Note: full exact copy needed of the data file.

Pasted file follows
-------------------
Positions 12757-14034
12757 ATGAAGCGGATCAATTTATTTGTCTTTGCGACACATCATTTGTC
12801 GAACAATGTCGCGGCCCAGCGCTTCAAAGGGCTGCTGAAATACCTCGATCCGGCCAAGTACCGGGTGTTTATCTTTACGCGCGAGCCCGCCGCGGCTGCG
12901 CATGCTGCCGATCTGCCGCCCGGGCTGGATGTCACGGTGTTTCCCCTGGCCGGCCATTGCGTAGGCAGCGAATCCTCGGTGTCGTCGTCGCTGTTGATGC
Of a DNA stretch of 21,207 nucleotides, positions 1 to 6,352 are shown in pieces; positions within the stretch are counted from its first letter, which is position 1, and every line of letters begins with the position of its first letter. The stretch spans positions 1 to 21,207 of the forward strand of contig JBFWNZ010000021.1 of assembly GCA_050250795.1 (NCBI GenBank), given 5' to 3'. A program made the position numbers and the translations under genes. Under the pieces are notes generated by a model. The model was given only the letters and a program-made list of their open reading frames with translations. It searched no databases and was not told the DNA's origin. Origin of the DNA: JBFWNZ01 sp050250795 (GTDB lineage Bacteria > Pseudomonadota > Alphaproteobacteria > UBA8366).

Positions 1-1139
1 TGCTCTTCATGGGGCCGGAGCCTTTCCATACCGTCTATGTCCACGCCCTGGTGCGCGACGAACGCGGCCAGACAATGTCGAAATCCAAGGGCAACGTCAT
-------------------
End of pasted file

Positions 12757-14034
12757 ATGAAGCGGATCAATTTATTTGTCTTTGCGACACATCATTTGTC
12801 GAACAATGTCGCGGCCCAGCGCTTCAAAGGGCTGCTGAAATACCTCGATCCGGCCAAGTACCGGGTGTTTATCTTTACGCGCGAGCCCGCCGCGGCTGCG
12901 CATGCTGCCGATCTGCCGCCCGGGCTGGATGTCACGGTGTTTCCCCTGGCCGGCCATTGCGTAGGCAGCGAATCCTCGGTGTCGTCGTCGCTGTTGATGC
Of a DNA stretch of 21,207 nucleotides, positions 1 to 6,352 are shown in pieces; positions within the stretch are counted from its first letter, which is position 1, and every line of letters begins with the position of its first letter. The stretch spans positions 1 to 21,207 of the forward strand of contig JBFWNZ010000021.1 of assembly GCA_050250795.1 (NCBI GenBank), given 5' to 3'. A program made the position numbers and the translations under genes. Under the pieces are notes generated by a model. The model was given only the letters and a program-made list of their open reading frames with translations. It searched no databases and was not told the DNA's origin. Origin of the DNA: JBFWNZ01 sp050250795 (GTDB lineage Bacteria > Pseudomonadota > Alphaproteobacteria > UBA8366).

Positions 1-1139
1 TGCTCTTCATGGGGCCGGAGCCTTTCCATACCGTCTATGTCCACGCCCTGGTGCGCGACGAACGCGGCCAGACAATGTCGAAATCCAAGGGCAACGTCAT